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The Battle of the Bachmanniacs: Mercenaries versus missionaries

Wry Wing Politics
Michele Bachmann
REUTERS/Brian Snyder
Does Bachmann regularly make extreme statements because they are heartfelt, or is it a crass and calculated effort to score political points with the conservative base she needs to win in her conservative district, and in conservative presidential primaries?

The Star Tribune’s Kevin Diaz is covering an interesting story about an ugly battle happening inside Congresswoman Michele Bachmann’s 2012 presidential campaign circles.  The coverage details allegations made by an evangelical leader named Peter Waldron who worked as a national field coordinator for the Bachmann-for-President staff.

Mr. Waldron is accusing Bachmann of several things, including complex and serious violations of Federal Election Commission (FEC) spending laws.  But at the visceral core of Waldron’s allegations, he is also blowing the whistle on the fact that Bachmann refused to pay Waldron and his campaign allies, at the same time she was paying a lot of money to a political consultant, Guy Short, and an Iowa Republican party official, Kent Sorenson.  This as much about the IOU as the FEC.

This skirmish shines a spotlight on a type of tension that is very common with just about all modern political campaign staffs.  The campaign staff battle lines fall out this way:

  • MISSIONARIES.  Some campaign staffers are missionaries.  They are zealous believers in a particular ideology and/or theology.  Missionaries are motivated by policy purity.  They want to convert others to their way of thinking, at any cost. Mr. Waldron seems to have been a leader of the missionary camp on the Bachmann campaign.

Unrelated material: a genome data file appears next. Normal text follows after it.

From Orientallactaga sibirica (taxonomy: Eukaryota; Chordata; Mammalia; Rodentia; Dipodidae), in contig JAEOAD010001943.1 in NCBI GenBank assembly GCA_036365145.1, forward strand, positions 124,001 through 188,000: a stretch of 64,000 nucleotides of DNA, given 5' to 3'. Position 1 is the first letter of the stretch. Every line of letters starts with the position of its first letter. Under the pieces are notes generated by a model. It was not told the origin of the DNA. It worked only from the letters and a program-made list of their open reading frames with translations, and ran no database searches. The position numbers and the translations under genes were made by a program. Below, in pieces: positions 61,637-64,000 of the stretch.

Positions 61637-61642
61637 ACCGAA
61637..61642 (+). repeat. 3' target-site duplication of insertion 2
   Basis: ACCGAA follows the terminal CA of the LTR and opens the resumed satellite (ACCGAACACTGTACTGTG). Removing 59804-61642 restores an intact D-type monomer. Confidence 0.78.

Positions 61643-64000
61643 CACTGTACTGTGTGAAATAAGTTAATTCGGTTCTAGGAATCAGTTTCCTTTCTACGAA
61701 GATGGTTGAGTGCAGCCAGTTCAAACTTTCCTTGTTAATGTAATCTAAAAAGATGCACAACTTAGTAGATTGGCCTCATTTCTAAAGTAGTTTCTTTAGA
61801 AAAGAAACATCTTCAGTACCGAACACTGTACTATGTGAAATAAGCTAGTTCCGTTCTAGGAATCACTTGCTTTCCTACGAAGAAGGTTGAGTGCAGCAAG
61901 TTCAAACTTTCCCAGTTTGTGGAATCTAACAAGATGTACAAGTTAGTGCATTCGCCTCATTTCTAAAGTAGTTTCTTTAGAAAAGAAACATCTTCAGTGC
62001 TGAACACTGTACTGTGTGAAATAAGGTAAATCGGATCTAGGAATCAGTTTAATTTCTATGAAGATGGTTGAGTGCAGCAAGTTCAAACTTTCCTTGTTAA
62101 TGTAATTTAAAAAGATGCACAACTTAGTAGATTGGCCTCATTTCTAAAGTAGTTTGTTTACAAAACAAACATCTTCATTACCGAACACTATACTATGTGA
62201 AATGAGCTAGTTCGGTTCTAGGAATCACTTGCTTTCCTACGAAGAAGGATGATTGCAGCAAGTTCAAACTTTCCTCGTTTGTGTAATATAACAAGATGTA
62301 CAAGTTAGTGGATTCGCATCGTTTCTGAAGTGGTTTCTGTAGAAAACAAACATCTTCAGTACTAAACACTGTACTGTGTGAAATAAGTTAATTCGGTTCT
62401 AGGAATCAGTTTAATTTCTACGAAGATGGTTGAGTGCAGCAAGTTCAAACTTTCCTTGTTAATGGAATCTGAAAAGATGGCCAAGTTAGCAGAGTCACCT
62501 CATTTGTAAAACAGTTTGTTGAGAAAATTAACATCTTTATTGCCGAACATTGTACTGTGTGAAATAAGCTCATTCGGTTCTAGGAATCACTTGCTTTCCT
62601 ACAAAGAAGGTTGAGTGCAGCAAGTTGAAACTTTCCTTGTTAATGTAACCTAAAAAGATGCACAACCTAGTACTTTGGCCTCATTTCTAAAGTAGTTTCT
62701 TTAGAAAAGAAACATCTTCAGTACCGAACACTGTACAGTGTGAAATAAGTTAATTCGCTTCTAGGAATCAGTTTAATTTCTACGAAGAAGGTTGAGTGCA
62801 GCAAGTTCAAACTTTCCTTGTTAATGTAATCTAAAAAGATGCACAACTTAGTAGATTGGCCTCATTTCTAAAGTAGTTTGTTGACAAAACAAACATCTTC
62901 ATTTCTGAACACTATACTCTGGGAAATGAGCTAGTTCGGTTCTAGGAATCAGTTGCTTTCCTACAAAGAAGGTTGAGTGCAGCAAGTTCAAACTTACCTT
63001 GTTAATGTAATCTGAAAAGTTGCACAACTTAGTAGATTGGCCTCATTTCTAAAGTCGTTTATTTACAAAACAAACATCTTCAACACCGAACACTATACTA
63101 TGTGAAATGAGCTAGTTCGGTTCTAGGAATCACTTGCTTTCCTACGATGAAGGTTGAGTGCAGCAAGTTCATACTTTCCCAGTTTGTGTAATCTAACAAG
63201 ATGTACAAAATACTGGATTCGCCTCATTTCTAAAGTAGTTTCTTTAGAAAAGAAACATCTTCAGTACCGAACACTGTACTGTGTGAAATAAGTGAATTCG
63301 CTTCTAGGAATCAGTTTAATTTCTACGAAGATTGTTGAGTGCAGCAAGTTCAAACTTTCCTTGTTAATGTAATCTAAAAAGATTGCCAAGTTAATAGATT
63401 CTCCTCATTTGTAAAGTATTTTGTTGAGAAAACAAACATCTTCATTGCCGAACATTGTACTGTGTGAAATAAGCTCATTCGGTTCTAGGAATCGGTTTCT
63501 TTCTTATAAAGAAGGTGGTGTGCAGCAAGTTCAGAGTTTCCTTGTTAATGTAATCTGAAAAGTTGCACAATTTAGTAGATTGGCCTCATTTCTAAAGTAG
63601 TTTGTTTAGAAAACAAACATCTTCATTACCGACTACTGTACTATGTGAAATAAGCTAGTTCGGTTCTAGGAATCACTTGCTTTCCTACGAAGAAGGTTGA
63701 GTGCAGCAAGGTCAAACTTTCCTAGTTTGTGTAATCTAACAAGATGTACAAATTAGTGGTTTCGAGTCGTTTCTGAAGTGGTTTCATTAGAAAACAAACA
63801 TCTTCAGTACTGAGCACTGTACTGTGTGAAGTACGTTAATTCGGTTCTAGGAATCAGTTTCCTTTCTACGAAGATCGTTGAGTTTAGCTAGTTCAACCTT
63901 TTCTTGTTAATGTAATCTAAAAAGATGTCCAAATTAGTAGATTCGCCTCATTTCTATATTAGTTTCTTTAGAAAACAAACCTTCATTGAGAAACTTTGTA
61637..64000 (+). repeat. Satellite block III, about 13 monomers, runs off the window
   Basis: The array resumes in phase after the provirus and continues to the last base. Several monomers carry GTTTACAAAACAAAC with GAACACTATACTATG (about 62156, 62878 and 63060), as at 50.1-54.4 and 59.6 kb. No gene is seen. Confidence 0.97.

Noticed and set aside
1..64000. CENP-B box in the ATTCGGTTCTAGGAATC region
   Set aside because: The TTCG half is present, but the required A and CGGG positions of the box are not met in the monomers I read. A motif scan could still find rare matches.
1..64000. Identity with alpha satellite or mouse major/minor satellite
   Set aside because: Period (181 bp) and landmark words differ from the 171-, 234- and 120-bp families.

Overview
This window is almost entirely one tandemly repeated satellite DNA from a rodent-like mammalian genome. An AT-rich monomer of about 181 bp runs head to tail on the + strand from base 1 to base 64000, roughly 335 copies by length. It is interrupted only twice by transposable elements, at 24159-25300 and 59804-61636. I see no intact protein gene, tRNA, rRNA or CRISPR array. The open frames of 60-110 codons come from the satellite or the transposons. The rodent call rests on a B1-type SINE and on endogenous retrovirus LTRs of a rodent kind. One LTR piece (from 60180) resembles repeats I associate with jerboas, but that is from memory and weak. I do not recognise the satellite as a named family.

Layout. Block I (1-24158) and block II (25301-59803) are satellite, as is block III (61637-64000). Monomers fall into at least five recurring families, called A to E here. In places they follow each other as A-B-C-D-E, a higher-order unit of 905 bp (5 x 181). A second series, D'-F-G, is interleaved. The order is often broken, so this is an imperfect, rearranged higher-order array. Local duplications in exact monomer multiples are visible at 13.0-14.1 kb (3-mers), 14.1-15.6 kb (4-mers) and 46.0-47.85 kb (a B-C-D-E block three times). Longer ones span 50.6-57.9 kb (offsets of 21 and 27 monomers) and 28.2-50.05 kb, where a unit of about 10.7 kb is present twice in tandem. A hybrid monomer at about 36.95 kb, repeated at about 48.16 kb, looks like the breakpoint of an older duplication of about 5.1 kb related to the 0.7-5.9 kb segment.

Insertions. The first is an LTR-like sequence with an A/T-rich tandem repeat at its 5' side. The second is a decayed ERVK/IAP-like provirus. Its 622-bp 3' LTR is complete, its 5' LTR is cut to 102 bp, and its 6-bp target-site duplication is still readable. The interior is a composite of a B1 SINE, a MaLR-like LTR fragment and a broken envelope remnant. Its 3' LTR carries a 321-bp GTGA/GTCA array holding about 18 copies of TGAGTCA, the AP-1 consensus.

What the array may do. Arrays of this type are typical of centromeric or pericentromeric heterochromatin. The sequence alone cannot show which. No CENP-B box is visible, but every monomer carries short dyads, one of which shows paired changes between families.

• MERCENARIES.  Then there are the mercenaries.  These are the professional political soldiers who are paid handsomely to swoop in to do battle for the candidate during the campaign.  Mercenaries are motivated by the profit motive and winning, because winning leads to jobs and future profit-making opportunities.  The hired guns are working to win the election, at any cost. Mr. Short seems to have been in the mercenary camp of the Bachmann campaign.

On both sides of the aisle, missionaries and mercenaries don’t much like or trust each other.  Mercenaries believe that missionaries are naïve, impractical rubes who get in the way of their pragmatic stategies to appeal to the swing voters needed to win elections.  At the same time, missionaries believe that mercenaries are soulless, selfish profiteers intent on masking the very qualities that first attracted the missionaries to the candidate.

So, there are many interesting things about this story.  It certainly is interesting that federal regulations may have been violated.  That’s serious. It is also interesting that the former Bachmann apostle is now a Bachmann Judas.  That’s fascinating.

But to me, the most interesting story angle is this: Political observers have long wondered whether Michele Bachman was driven more by a missionary drive, or a mercenary drive. That is, does she regularly make extreme statements because they are heartfelt, or is it a crass and calculated effort to score political points with the conservative base she needs to win in her conservative district, and in conservative presidential primaries? Is she on a mission, or is she just playing political games?

In this case, with money tight, Bachmann had an extremely difficult choice to make.  Do I take care of the missionaries, or the mercenaries?  Who are my people?  Who do I value more?

Bachmann chose the mercenaries.  This leads me to think that when push comes to shove, Michele Bachmann may be more like the raw power brokers in DC than many suspect.  This episode shows that Bachmann is focused on keeping and growing her political power, and ingratiating herself to the political powerbrokers who can help her do that.

I don’t want to overstate the case.  Politicians are complex creatures, and so the truth is that Bachmann is probably part missionary and part mercenary.  But funding crises bring out people’s core values.  And with Bachmann facing a kind of political Sophie’s Choice last year, she sided the political mercenaries.  That’s telling.

This post was written by Joe Loveland and originally published on Wry Wing Politics

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